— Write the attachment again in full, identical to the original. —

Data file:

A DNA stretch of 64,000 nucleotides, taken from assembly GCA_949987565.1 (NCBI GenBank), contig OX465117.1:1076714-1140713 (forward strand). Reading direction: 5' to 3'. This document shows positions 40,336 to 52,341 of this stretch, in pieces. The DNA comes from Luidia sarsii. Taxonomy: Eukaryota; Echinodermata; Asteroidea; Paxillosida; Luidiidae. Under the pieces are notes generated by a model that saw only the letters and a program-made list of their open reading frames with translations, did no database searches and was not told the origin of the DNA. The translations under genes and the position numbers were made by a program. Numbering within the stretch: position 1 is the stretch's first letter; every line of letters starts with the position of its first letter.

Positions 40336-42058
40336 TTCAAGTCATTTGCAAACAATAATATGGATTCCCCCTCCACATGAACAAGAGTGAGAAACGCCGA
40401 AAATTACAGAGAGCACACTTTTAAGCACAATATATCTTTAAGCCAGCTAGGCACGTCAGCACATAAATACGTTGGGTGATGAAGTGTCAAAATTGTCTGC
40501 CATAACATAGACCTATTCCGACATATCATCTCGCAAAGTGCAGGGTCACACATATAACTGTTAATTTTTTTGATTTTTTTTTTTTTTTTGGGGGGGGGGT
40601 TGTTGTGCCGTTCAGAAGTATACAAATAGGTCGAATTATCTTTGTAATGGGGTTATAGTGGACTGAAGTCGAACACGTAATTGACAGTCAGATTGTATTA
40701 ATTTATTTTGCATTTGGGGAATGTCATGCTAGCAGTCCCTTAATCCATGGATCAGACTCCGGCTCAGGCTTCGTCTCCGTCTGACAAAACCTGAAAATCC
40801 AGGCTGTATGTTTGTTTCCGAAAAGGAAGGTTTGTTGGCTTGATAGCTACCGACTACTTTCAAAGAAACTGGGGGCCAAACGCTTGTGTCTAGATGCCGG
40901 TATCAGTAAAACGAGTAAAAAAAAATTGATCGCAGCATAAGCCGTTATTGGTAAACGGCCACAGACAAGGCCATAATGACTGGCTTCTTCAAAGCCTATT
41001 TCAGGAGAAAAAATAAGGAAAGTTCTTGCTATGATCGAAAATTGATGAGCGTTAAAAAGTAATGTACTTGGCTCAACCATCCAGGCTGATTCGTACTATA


A DNA stretch of 64,000 nucleotides, taken from assembly GCA_949987565.1 (NCBI GenBank), contig OX465117.1:1076714-1140713 (forward strand). Reading direction: 5' to 3'. This document shows positions 40,336 to 52,341 of this stretch, in pieces. The DNA comes from Luidia sarsii. Taxonomy: Eukaryota; Echinodermata; Asteroidea; Paxillosida; Luidiidae. Under the pieces are notes generated by a model that saw only the letters and a program-made list of their open reading frames with translations, did no database searches and was not told the origin of the DNA. The translations under genes and the position numbers were made by a program. Numbering within the stretch: position 1 is the stretch's first letter; every line of letters starts with the position of its first letter.

Positions 40336-42058
40336 TTCAAGTCATTTGCAAACAATAATATGGATTCCCCCTCCACATGAACAAGAGTGAGAAACGCCGA
40401 AAATTACAGAGAGCACACTTTTAAGCACAATATATCTTTAAGCCAGCTAGGCACGTCAGCACATAAATACGTTGGGTGATGAAGTGTCAAAATTGTCTGC
40501 CATAACATAGACCTATTCCGACATATCATCTCGCAAAGTGCAGGGTCACACATATAACTGTTAATTTTTTTGATTTTTTTTTTTTTTTTGGGGGGGGGGT
40601 TGTTGTGCCGTTCAGAAGTATACAAATAGGTCGAATTATCTTTGTAATGGGGTTATAGTGGACTGAAGTCGAACACGTAATTGACAGTCAGATTGTATTA
40701 ATTTATTTTGCATTTGGGGAATGTCATGCTAGCAGTCCCTTAATCCATGGATCAGACTCCGGCTCAGGCTTCGTCTCCGTCTGACAAAACCTGAAAATCC
40801 AGGCTGTATGTTTGTTTCCGAAAAGGAAGGTTTGTTGGCTTGATAGCTACCGACTACTTTCAAAGAAACTGGGGGCCAAACGCTTGTGTCTAGATGCCGG
40901 TATCAGTAAAACGAGTAAAAAAAAATTGATCGCAGCATAAGCCGTTATTGGTAAACGGCCACAGACAAGGCCATAATGACTGGCTTCTTCAAAGCCTATT
41001 TCAGGAGAAAAAATAAGGAAAGTTCTTGCTATGATCGAAAATTGATGAGCGTTAAAAAGTAATGTACTTGGCTCAACCATCCAGGCTGATTCGTACTATA